If an arbitration is commenced under the auspices of an arbitral institution other than BCICAC, the institution’s rules may not state that an arbitration is “deemed to have commenced” when an Notice to Arbitrate is received by the institution, and the facts may not otherwise satisfy a court that multiple valid arbitrations were commenced against multiple parties just because the institution accepted the notice of arbitration and stated that an arbitration proceeding has commenced.

The better solution for the multiple arbitration problem is to deal with it up-front in the arbitration agreement in each of the contracts between the owner and other parties, such as in main contract between the owner and the general contractor and in the contract between the owner and the consultant.

That arbitration agreement can provide that each party agrees to participate in, and agrees to a consolidation of the disputes into one arbitration before one arbitral tribunal in respect of all contracts on the project. The owner and general contractor can then ensure that this sort of wording is incorporated into subcontracts through an “incorporation by reference” clause in the general contract requiring that the provisions of that contract are to be incorporated into each subcontract, and for the contractor to ensure that that occurs. That “incorporation by reference” clause may appear in either the arbitration agreement itself, or may be applicable to all the parts of the general contract that are to be incorporated into the subcontracts.

See Heintzman and Goldsmith on Canadian Building Contracts, 5th ed., chapter 11, part 4

South Coast British Columbia Transportation Authority v. BMT Fleet Technology Ltd.

2017 CarswellBC 2587, 2017 BCSC 1683

Building contract – arbitration – commencement of arbitration – consolidation of arbitrations

Thomas G. Heintzman O.C., Q.C., LL.D. (ontHon.), FCIArb              January 18, 2018


Is An Agreement To Mediate Enforceable?

A recurring issue in arbitration and construction law is whether an agreement to mediate is enforceable. That is because an arbitration or building contract may contain a clause imposing an obligation to mediate before arbitrating. If the agreement to mediate is enforceable, that likely has certain consequences.  The limitation period is likely not running and the arbitration cannot be commenced until the mediation is finished. The reverse is true if the mediation agreement is not enforceable.  And if it is uncertain which is the correct position, then the parties may be in a real quandary about whether they may or must commence the arbitration and ignore negotiation.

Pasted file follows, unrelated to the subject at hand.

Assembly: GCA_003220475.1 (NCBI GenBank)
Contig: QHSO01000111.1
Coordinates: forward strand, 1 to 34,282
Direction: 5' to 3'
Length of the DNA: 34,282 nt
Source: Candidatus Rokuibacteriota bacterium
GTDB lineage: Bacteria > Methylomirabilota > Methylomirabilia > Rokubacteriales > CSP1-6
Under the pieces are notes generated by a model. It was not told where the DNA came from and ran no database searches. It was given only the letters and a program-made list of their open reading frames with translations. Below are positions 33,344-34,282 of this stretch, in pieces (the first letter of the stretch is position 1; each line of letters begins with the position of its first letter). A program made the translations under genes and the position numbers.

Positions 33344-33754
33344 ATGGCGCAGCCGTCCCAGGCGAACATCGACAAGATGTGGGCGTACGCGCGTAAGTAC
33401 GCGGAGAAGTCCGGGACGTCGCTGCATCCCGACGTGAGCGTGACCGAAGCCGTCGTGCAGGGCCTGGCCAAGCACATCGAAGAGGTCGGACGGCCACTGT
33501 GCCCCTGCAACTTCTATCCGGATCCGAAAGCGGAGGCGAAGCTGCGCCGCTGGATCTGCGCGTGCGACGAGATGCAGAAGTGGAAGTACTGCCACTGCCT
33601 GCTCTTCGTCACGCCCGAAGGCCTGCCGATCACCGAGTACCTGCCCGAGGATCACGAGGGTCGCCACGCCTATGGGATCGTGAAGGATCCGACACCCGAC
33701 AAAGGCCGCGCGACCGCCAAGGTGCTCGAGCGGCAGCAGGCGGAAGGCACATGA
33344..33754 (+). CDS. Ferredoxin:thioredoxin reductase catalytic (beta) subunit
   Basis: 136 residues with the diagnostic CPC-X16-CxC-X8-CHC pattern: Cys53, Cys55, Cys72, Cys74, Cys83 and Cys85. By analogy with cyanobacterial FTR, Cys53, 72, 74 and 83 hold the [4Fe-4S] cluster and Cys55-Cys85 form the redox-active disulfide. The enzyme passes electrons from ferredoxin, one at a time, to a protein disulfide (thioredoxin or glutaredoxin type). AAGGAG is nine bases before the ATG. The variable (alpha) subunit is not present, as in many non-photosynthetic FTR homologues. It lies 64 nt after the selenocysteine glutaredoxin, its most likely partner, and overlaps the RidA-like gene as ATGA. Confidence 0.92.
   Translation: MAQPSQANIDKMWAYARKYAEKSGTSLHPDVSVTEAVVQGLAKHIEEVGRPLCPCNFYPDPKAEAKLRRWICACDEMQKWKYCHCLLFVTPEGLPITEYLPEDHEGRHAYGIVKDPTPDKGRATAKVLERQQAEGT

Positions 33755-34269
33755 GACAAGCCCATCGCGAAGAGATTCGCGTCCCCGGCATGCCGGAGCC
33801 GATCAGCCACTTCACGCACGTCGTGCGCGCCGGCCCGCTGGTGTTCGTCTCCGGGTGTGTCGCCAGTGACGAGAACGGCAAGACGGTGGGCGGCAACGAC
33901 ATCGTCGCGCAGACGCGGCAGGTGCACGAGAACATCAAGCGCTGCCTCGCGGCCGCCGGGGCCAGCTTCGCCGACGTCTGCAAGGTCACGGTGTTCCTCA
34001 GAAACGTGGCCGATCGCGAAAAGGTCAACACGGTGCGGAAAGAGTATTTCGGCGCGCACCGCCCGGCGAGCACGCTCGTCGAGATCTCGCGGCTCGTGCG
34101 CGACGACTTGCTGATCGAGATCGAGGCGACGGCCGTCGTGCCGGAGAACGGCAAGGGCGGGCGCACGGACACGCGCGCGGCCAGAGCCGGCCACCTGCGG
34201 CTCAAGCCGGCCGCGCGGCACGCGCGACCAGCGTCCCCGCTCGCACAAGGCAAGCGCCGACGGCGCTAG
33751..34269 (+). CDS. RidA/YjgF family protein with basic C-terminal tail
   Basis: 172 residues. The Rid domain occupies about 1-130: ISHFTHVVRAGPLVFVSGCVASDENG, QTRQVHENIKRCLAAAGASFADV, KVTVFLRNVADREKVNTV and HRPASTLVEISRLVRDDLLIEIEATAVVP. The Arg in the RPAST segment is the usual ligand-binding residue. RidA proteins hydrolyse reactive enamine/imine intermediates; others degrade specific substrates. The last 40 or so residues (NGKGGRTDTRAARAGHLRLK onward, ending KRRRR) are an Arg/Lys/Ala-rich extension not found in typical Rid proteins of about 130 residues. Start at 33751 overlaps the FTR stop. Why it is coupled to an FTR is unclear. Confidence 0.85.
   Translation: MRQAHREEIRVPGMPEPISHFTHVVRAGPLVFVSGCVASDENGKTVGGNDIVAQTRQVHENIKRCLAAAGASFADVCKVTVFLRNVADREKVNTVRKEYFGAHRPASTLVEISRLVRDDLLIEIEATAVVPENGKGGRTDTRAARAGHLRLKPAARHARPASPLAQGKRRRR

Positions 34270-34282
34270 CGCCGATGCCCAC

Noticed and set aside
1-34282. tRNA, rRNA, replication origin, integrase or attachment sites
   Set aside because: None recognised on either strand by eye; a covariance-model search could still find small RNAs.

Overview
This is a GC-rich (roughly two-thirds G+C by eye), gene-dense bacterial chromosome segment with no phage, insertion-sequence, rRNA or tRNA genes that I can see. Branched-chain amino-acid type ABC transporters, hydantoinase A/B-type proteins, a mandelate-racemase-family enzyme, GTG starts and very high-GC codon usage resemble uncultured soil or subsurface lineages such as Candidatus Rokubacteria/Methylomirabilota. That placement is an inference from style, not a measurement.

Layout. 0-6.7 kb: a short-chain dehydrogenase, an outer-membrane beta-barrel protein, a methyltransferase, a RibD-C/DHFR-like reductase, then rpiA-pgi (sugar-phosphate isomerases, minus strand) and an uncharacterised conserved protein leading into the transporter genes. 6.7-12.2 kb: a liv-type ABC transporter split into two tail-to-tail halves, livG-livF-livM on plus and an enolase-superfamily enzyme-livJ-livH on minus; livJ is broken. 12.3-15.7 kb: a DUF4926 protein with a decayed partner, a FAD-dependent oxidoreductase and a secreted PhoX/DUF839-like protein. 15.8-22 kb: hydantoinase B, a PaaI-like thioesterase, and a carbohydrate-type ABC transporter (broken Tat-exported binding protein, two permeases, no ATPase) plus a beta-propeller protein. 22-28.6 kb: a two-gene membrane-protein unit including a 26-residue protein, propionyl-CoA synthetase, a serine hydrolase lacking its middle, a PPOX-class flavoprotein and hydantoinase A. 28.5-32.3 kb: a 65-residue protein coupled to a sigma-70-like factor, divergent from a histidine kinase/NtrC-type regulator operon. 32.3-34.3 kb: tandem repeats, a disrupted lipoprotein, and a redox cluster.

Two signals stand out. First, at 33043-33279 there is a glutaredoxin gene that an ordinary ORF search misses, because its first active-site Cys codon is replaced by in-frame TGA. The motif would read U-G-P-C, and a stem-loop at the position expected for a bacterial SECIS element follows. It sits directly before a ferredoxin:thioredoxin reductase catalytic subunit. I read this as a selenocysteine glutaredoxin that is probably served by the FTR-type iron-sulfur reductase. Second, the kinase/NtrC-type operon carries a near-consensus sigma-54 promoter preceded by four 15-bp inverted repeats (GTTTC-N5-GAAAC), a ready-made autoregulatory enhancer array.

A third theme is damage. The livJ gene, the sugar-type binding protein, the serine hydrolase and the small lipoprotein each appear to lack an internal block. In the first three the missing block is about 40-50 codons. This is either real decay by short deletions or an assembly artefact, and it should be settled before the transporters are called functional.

The English High Court recently considered this issue in Wah (Aka Alan Tang) & Anor v Grant Thornton International Ltd & Ors. The court upheld an arbitral decision that a clause requiring mediation was not enforceable.  Therefore, the arbitration was not premature.

What is interesting about the decision is that the court did not hold that mediation clauses are per se unenforceable. Rather the court held that such a clause must have one of two qualities to be enforceable.

Either the mediation clause must provide reasonable certainty as to the beginning, the ingredients and the end of the mediation process;

Or the subject matter of the mediation must be determinable by fairness or reasonableness so that the court can infer the necessary procedural ingredients.

Finding that the mediation clause in the Grant Thornton case satisfied neither criteria, the court upheld the arbitrator’s decision that the mediation clause was ineffective.

In the alternative, the court found that the period for the mediation had expired by the time that the arbitration started. Therefore, the arbitration was validly commenced.


The claimants were two partners in a Hong Kong partnership, JBPB.  That partnership was a member of the international Grant Thornton organization.  JBPB was removed as a member of the international Grant Thornton organization. The claimants sought to invoke the mediation provisions of the international Grant Thornton agreement before going to arbitration. The partnership agreement contained a two stage mediation procedure involving the Chief Executive Officer and Executive committee.   The English High Court summarized those procedures as follows:

Section 14.3(a) requires that the dispute or difference should be referred to the Chief  Executive with a view to him attempting amicably to resolve that dispute or difference by amicable conciliation of an informal nature;

Section 14.3(b) prescribes that the Chief Executive shall attempt to resolve the dispute or difference in an amicable fashion within one month after receipt of a request that he should do so;

Section 14.3(c) prescribes that if the dispute or difference is not by then resolved it should be referred to a three-person Panel selected by the Board (none of whom is associated with or in any other way related to the member Firm(s) who are parties to the dispute), it being provided that the Panel is to have up to one further month to resolve the dispute or difference.

The international agreement stated that, until the Panel determined that it could not resolve the dispute or one month passed after the reference of the dispute to that Panel, “no party may commence any arbitration procedures in accordance with this Agreement.”